SINCLAIR STAMMERS / SCIENCE PHOTO LIBRARY SINCLAIR STAMMERS / SCIENCE PHOTO LIBRARY
Editorial use only.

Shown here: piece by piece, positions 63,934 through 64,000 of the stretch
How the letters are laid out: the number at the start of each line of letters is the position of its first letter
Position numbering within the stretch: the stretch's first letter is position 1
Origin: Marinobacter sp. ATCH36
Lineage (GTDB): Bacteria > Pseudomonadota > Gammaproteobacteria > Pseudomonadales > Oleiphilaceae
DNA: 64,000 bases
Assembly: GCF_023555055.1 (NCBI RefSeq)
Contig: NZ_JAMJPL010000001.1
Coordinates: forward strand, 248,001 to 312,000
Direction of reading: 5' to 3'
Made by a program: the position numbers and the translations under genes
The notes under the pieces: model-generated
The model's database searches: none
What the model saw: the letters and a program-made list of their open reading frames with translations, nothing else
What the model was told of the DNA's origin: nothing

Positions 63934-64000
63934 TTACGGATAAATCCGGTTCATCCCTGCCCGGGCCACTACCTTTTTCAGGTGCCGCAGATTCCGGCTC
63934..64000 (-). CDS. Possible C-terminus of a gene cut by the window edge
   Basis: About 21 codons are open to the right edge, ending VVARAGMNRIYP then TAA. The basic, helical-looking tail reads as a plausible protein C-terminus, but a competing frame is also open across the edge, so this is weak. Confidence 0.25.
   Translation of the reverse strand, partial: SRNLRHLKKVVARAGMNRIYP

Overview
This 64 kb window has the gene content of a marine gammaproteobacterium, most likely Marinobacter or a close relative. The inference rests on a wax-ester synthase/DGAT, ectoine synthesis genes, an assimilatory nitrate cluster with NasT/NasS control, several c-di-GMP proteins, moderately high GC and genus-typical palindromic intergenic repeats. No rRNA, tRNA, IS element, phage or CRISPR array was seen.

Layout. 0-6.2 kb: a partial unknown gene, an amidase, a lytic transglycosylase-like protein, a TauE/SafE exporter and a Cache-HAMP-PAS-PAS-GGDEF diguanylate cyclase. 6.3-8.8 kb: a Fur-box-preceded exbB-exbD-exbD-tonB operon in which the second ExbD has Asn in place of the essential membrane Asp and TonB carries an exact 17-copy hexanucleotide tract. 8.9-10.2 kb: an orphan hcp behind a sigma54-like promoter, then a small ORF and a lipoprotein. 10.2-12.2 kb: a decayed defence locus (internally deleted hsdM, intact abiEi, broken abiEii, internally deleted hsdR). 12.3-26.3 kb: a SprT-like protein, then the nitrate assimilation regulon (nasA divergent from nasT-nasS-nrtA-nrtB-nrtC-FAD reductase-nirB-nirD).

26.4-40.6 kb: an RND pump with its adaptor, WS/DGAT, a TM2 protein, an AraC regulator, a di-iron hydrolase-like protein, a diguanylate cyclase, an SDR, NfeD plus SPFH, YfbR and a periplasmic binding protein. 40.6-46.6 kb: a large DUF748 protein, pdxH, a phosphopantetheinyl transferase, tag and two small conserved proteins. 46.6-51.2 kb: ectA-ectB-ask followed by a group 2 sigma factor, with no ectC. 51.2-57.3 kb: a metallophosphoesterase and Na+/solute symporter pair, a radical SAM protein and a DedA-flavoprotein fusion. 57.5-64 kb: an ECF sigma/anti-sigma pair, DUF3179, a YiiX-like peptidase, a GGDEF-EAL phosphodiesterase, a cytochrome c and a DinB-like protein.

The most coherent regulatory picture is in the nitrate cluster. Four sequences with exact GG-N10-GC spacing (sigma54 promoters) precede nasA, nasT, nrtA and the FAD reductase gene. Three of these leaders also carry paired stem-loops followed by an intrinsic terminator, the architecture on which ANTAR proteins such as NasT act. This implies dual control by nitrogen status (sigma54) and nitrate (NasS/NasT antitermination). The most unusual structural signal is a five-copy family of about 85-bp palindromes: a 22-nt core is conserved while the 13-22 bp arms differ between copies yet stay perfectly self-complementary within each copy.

Acheulean hand axe. This stone hand axe was a cutting tool used by early humans for a wide range of purposes, such as butchering animals and carving wood. The Acheulean (stone tool making) culture dates back to between approximately 1.65 million years ago and 100,000 years ago, in the Lower Palaeolithic. Some types of rocks, such as flint, could be knapped into many tools, such as arrow and spear heads for hunting. Knapping is the process where a lump of rock is shaped into a tool by repeatedly chipping off small flakes. This specimen is being held by evolutionary biologist and historian of science George Beccaloni. Photographed at the international gems, minerals and fossils show held at Sainte-Marie-aux-Mines in north-eastern France.
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